If You Had Asked Me, I Would Have Told You…

After a two-month absence that can be chalked up to the website’s recent redesign, it’s time for another installment of the catch-all column titled “If You Had Asked Me, I Would Have Told You…” The purpose is to get a bunch a news items that maybe didn’t warrant a full post (but are nonetheless interesting) before the eyes of readers.

In this edition, there are news nuggets from Harley-Davidson, Honda, and even Excelsior-Henderson, along with a bit of opinion.

So, without further adieu, “If you had asked me, I would have told you that…”

– Honda has reportedly filed a patent application with the U.S. Patent and Trademark Office for an automatic emergency braking system for motorcycles. When confronted by a potential collision, the system would first check to see if the rider has already started applying the brakes. If that hasn’t happened, it would first activate the rear brake, then the front brake, but in a manner that would not disrupt the rider. The idea is intriguing.

2017 Honda CBR1100 EX


– I’m adopting a wait and see attitude toward Harley-Davidson president and CEO Matt Levatitch’s vow in a recent “Milwaukee Business Journal” story that the brand will introduce 50 new motorcycles over the next five years. That seems like an awfully high number, although the list of current Harley-Davidsons contains 40 models. Nonetheless, 10 new models a year seems awfully ambitious; maybe more hyperbole than possibility.

– A market research report by the U.K. firm Technavio that suggests that the semi-automatic motorcycle market could grow by more than 21 percent over the next five years is a possibility. As riders, we always say much of the fun comes from pulling in a clutch lever and tapping the foot shifter, but having ridden an electric Zero motorcycles for an extended period, I found that I didn’t miss shifting that much. Others will, too.

BMW G 310 R


– Hearings are being held today and tomorrow in Washington, D.C. on a proposed 100 percent tariff by the Office of the U.S. Trade Representative on the importation some European motorcycles. Motorcycles with engines displacing 51cc to 500cc made by Aprilia, Beta, BMW, Ducati, Fantic, Gas Gas, Husqvarna, KTM, Montesa, Piaggio, Scorpa, Serco, TM and Vespa would be affected. The proposed tariff is in reaction to a dispute with the European Union over the importation of U.S. beef to Europe that contains hormones.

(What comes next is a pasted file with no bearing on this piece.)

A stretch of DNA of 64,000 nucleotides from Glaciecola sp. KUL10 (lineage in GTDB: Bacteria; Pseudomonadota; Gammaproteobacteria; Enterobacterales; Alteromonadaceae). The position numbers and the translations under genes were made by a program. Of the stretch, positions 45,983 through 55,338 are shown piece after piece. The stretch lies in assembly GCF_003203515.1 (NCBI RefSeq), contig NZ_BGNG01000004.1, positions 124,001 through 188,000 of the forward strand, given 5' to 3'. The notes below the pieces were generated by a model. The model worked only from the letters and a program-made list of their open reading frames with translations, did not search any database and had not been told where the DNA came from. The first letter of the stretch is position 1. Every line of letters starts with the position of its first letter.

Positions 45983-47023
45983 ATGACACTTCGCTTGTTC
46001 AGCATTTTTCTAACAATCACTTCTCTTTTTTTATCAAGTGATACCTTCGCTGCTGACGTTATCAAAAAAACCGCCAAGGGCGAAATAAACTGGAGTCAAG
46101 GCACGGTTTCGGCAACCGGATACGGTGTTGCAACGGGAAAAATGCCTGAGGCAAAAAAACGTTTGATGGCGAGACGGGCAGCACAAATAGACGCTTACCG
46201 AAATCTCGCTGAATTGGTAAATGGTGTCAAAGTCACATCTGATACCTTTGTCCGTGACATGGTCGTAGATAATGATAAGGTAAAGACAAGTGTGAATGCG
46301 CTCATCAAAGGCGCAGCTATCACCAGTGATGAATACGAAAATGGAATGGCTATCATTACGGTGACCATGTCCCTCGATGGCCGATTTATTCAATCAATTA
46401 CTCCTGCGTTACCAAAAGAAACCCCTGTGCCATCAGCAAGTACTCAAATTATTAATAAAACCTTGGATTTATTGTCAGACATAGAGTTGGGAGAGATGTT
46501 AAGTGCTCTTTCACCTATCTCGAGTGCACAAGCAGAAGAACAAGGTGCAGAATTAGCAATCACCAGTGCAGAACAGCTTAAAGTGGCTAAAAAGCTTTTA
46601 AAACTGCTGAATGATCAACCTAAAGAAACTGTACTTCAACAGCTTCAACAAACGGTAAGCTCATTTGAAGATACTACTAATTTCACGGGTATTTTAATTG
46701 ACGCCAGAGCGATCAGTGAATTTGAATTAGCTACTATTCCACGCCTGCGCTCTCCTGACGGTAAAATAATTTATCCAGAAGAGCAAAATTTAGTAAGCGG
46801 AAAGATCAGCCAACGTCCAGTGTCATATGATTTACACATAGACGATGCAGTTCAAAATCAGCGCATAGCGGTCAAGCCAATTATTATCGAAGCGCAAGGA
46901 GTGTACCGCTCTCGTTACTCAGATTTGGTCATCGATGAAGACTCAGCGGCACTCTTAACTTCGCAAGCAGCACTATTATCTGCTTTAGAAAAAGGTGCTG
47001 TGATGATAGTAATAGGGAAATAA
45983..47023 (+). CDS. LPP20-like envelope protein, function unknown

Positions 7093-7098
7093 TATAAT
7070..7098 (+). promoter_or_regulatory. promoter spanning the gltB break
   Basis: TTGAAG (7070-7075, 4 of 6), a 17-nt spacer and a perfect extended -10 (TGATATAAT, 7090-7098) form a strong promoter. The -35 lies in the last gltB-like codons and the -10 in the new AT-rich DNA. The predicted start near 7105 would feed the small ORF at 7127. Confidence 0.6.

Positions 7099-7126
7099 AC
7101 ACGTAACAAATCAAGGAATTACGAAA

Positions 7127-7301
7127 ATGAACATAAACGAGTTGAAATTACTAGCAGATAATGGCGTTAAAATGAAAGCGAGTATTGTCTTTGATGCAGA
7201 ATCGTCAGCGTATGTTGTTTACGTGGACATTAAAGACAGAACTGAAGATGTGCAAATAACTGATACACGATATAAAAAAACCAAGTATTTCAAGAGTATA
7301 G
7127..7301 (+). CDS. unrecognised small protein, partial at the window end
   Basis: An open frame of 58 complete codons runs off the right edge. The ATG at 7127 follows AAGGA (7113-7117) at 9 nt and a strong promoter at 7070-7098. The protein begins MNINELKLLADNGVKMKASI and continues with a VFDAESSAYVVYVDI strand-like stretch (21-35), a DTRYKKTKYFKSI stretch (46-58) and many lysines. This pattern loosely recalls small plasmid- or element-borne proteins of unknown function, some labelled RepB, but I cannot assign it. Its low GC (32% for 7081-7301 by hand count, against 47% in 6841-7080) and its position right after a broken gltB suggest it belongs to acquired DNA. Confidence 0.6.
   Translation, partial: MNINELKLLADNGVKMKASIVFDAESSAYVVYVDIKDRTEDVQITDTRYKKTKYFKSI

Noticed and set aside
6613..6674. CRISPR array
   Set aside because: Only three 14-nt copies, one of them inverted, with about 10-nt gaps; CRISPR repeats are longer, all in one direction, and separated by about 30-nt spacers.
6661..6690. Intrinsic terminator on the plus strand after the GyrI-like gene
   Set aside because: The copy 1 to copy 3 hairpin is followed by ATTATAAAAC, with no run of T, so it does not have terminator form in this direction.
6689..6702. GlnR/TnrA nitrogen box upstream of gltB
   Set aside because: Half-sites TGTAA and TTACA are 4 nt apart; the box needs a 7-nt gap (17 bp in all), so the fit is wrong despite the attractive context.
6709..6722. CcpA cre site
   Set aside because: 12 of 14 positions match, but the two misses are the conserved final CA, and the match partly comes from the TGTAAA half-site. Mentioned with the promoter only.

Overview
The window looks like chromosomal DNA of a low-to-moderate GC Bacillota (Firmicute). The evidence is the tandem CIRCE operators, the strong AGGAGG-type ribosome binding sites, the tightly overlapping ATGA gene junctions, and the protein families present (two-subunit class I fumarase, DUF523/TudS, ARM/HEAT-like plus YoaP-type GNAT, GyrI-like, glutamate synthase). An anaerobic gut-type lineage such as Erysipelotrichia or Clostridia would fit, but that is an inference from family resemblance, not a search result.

“If You Had Asked Me, I Would Have Told You That…”

– In cleaning up the Dealers list during the redesign of the website, I was amazed by the number of dealerships across New England that have just vanished in the past year; often quietly closing their doors. I should have kept track of the total, but didn’t. Selling bikes has always been a tough business and it’s now seemingly more difficult than ever.

– Reviving Excelsior-Henderson wouldn’t be as easy as bringing back Indian. An attempt is underway to once again relaunch the brand that was once owned by Schwin. Excelsior-Henderson was previously revived in the 1990s and produced nearly 2,000 motorcycles before discontinuing production in 1999. As I read the press release, the holder of the intellectual property rights is seeking a buyer to invest and reintroduce the brand, and has retained a company called Aaron, Bell International as the exclusive agent. The gut reaction is that reviving Excelsior-Henderson will be a no-go.

– I can’t remember a winter where I’ve ridden less than this winter.

– The bill in the Connecticut General Assembly that would, if passed, implement a universal helmet will go nowhere  as well – despite the fact mandatory helmet usage will save lives and reduce injuries.

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Since 2010, RIDE-CT & RIDE-NewEngland has been reporting about motorcycling in New England and portions of New York.